Mack Brown introduced as UNC football coach. Photo via Blake Hodge.

The pros and cons of Mack Brown’s second stint at UNC.

When you take over a football program that lost 13 of its last 18 games, it obviously comes with problems that need to be fixed. But Mack Brown is optimistic that nine losses in each of the last two seasons can turn into victories sooner than later.

Brown acknowledges that he has inherited a better roster than he did back in 1988 – how could he not, since his first two Tar Heel teams finished 1-10. But he also admits that Larry Fedora’s recruiting had dropped off the last two years and it may take two recruiting classes to truly challenge for the ACC Coastal Division.

And his first class, put together on the fly due to the two-year-old football early signing period, is good, but not great. The early signing date was instituted when Brown was president of the college coaches association, and most coaches like it. But it puts new hires like Brown into scramble mode for the three weeks after returning to UNC.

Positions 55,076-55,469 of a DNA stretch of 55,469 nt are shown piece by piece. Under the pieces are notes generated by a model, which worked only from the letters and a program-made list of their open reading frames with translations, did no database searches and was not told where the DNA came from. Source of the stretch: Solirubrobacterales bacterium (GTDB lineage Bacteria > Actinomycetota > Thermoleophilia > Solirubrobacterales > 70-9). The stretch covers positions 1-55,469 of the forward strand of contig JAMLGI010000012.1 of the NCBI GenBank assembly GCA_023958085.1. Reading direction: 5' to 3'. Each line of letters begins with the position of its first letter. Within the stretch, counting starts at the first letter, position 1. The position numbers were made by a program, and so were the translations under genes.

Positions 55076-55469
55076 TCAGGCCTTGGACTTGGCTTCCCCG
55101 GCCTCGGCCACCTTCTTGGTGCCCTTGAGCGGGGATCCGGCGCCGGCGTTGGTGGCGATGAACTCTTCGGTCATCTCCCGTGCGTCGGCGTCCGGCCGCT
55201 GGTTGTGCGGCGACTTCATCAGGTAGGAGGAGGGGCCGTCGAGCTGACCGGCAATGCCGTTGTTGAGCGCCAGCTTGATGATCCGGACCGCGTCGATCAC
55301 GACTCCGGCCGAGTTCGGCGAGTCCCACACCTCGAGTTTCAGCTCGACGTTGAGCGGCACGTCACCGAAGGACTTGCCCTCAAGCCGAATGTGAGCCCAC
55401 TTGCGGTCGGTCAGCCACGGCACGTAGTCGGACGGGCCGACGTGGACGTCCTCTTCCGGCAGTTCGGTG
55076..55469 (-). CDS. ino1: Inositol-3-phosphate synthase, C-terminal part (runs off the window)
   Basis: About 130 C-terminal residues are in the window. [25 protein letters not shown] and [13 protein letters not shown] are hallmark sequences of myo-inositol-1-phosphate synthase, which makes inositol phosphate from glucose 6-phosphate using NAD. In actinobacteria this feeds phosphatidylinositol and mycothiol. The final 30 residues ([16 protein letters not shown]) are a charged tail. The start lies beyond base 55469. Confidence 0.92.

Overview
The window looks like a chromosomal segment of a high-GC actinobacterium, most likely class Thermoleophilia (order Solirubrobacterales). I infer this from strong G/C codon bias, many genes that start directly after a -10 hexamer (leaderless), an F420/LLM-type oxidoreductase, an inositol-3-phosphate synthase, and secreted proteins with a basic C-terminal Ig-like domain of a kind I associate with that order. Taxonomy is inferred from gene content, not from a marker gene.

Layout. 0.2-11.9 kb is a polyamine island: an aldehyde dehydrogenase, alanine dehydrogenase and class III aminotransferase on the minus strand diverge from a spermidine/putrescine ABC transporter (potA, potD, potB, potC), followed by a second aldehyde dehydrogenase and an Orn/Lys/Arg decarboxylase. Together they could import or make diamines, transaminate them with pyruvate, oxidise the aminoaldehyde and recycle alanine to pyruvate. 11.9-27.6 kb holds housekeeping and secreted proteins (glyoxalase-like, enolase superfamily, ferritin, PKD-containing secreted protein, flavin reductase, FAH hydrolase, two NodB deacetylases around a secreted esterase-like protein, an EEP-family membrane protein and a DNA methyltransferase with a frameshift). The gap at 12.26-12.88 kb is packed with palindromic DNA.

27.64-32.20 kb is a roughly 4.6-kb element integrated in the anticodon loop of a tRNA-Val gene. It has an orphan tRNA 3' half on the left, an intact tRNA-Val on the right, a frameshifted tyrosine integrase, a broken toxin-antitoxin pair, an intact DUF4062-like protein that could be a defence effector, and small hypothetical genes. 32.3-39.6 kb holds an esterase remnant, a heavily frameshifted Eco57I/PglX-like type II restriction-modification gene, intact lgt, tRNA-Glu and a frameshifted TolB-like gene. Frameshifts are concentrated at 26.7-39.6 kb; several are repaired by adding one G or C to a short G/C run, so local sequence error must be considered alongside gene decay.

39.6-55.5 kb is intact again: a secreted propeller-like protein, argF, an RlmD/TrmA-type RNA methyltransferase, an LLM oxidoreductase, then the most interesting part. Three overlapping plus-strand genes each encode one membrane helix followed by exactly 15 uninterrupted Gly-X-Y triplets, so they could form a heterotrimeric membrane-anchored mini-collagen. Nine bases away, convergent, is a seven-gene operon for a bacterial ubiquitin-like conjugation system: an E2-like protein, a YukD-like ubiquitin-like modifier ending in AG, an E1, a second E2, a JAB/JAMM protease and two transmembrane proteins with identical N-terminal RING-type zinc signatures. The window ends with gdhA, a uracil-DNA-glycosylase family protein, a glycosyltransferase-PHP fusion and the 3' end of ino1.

Brown says his second class, with future 2020 high school graduates, is on the brink of being great. He has 12 commitments so far, four of them rated with four stars. He joked that a bunch more are right on the edge of the cliff and ready to jump in, and he wishes they would go ahead and take the leap.

What, frankly, he didn’t expect was a group of returning players who might have been battered on the field to come back with such good habits. New strength coach Brian Hess, who arrived from Army set to instill toughness in the team, claims the players have worked surprisingly hard so far and are plenty tough.

Mack also didn’t anticipate having three quarterbacks battling in training camp for the starting position and important back-up role. One of the kids he flipped from Florida State, Monroe, North Carolina, native Sam Howell, has the most hype. But Brown says returning red-shirt freshmen Cade Fortin and Jace Ruder have the overall skills to compete with Howell.

And Mack wants two game-ready quarterbacks because injuries are so prevalent in today’s college football. He recalls his early UNC days of rotating QBs Jason Stanicek and Mike Thomas. Two of his three young pups should only turn out to be that good.